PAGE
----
Just because it is physically possible to turn something into something else, doesn't mean it should be done. A beautiful object does not always need to be a lamp or a curio shelf or a napkin ring. Everyone seems to be turning everything into everything else at this point. And sometimes, a cigar box is just a cigar box... So, I was pumped to literally stumble upon a creative reuse concept that pulled me out of my craft indifference while walking one of my favorite places on earth - the beaches of Lopez Island, WA.
I'm not reinventing the wheel with this one but rather putting a fresh spin on a seventies trend. Driftwood. Don't worry, I'm not imposing it randomly into a macrame wall hanging or creating a clunky mobile or sand candle. I've put together something more substantial and more, dare I say, functional - a headboard. And once I pictured it, I found the three perfect pieces of wood to build it with within eight feet of where I stood.
It was conceived to be a contribution to the beautiful simple beach house our good friends have welcomed us to every summer for many summers. Navigating the tastes and feelings of our hosts was trickier than designing and building the piece. But decor is a personal thing and a bed is a very personal thing.
Okay, so I've made their bed. And, apparently, they are happy to lie in it. And drift...
For obvious political and health reasons (I'm gay and have been diagnosed as tulle averse), I have issues with "marriage" as it exists right now. But weddings? Well, that's a different story!!! Especially those which I would have planned exactly as they happened, but didn't have to. I'm pleased to say I run in a social circle not bound to any degree of formality when throwing these events. Sometimes my friends steer clear of the proverbial envelope altogether. My "partner" and I recently ditched our kids and spent a weekend in rural, rustic, Ojai, CA at just such a celebration.
The first indication that this wouldn't be your run-of-the-mill church wedding arrived in the mail on craft paper card stock printed in chocolate brown and barn red. Location instructions included meeting a trolley at the hotel for a short ride to the barn where it would all go down.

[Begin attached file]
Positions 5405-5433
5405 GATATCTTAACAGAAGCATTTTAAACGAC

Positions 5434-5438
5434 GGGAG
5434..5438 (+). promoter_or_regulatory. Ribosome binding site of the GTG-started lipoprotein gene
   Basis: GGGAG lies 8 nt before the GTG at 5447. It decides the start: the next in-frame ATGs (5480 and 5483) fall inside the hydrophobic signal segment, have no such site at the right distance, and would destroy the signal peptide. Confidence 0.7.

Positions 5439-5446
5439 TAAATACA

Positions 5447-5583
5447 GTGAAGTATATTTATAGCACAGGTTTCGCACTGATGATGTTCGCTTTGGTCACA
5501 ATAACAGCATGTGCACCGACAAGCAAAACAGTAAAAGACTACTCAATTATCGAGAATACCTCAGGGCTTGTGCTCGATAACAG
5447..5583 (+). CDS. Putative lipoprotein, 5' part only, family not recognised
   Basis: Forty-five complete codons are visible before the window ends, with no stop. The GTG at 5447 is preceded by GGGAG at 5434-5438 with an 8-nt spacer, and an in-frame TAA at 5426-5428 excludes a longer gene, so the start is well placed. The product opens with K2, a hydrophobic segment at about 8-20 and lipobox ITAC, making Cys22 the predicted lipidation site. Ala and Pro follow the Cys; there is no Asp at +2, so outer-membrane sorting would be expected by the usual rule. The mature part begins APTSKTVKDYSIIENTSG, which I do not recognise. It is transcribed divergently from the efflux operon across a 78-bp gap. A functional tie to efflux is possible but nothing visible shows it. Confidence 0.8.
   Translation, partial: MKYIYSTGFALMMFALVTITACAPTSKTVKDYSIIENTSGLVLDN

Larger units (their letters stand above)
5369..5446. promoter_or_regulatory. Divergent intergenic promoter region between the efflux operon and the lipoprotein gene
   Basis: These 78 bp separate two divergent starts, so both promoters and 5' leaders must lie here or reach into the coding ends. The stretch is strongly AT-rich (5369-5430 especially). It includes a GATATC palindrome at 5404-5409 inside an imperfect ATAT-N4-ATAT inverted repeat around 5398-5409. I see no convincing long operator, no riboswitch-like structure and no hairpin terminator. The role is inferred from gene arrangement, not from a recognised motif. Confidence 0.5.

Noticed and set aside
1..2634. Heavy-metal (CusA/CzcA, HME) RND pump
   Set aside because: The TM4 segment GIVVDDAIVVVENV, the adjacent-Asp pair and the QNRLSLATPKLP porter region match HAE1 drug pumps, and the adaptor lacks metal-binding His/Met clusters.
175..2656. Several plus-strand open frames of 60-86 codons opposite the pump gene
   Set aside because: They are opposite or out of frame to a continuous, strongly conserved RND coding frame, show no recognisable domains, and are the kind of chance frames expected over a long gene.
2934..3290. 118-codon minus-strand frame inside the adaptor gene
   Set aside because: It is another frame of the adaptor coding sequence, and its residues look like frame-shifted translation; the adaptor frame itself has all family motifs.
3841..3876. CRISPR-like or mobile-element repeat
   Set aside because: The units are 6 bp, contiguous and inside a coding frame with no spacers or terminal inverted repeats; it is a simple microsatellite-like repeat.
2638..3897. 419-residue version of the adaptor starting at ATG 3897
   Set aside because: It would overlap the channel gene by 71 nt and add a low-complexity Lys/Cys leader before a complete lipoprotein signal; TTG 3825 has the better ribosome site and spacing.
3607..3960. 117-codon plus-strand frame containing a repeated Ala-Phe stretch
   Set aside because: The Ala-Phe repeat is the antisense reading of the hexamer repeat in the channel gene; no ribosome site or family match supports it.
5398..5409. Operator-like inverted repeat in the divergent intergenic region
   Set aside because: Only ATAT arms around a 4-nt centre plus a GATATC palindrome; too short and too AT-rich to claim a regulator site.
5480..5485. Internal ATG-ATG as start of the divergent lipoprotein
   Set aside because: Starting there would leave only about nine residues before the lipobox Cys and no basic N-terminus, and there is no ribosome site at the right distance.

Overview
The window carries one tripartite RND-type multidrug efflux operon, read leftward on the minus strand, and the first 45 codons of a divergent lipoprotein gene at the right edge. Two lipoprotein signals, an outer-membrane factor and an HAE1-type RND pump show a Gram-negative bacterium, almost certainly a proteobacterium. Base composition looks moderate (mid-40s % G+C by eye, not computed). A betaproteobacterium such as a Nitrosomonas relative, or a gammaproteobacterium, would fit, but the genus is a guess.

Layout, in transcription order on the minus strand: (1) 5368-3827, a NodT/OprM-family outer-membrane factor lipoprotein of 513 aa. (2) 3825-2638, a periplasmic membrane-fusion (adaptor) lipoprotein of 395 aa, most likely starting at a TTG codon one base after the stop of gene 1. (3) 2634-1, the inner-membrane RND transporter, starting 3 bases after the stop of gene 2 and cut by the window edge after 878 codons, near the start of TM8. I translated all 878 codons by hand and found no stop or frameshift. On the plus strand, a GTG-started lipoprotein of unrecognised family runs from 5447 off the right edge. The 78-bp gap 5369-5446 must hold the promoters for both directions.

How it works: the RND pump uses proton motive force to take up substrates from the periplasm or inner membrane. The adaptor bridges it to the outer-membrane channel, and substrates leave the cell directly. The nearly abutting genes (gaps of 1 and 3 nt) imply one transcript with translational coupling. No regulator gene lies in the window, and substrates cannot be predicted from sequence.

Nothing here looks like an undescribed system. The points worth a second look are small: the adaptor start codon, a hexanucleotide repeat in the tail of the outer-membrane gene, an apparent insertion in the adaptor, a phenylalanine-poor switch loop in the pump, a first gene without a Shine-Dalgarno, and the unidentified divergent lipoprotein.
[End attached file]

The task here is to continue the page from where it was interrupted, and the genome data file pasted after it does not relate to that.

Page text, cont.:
The soon-to-be hyphenate Ms. Kate Powers - Puryear (below center), is escorted from the trolley to the hay bale alter by her step father (below right) and father (below left). The love between the bride and groom was electric, the passionate ceremony was concise. I believe the officiate was cast thru Ford Models and licensed via the "Minute Minister" iPhone app. The simple farm setting was at once disarmingly casual and movingly poetic. Podunk Elegance. Fantastic. One useful tip omitted from the invite - getting straw out of dress socks.
A glowing, blissful Ms. Kate Powers and her handsome husband Mr. Scott Puryear (above). Here's to a long joy-filled life together, brimming with love and two-steppin'. Hot dang!!!
For the first two hours of our visit to friends Joe and Maria's second home on the north fork of Long Island, I was having an out-of-body experience. From the moment we pulled into the gravel drive of the old ship captain's manse, I functioned only as my eyes. We meandered across the lush, shaggy front lawn and I existed solely as the lens of my iPhone camera. Met enthusiastically on the front porch by our hosts, I was only vaguely aware of the greetings and hugs, as if heard thru a tunnel. I mumbled the occasional, "so beautiful..." or "wow" but was seriously lost in visual moments which all vied for my closer exploration and ultimate respite.
The house was built in the 1860's and does not betray that century and a half that has passed when viewed from the street. But get inside and you are enthusiastically welcomed by vignettes of furnishings and art spanning the decades (with a comfortable, gorgeous emphasis on customized mid century thrift). I was in heaven. A perfect balance had been struck between respect for the bones of the house and a humorous commentary or outright rejection of it's Victorian formality.
You might think this simple idea works only if you happen to be as gifted as the guy who did this mural, Los Angeles based artist Matt Sharack. Well, you might be right - but I feel like chalk is a primitive, organic medium suited to imperfection. There, you now have license to scribble and come up with something beautiful. What I responded to about this concept was not so much the undeniable brilliance of the art but it's shape and scale. It plays with the old school placement of living room art as our folks might have hung it. It would be funny and beautiful to do a random grouping of smaller "pieces" (maybe one hangs slightly crooked). I think abstract would be equally as cool.
The entire wall has been painted with chalkboard paint and "seasoned " with chalk to mottle the surface and give it a patina.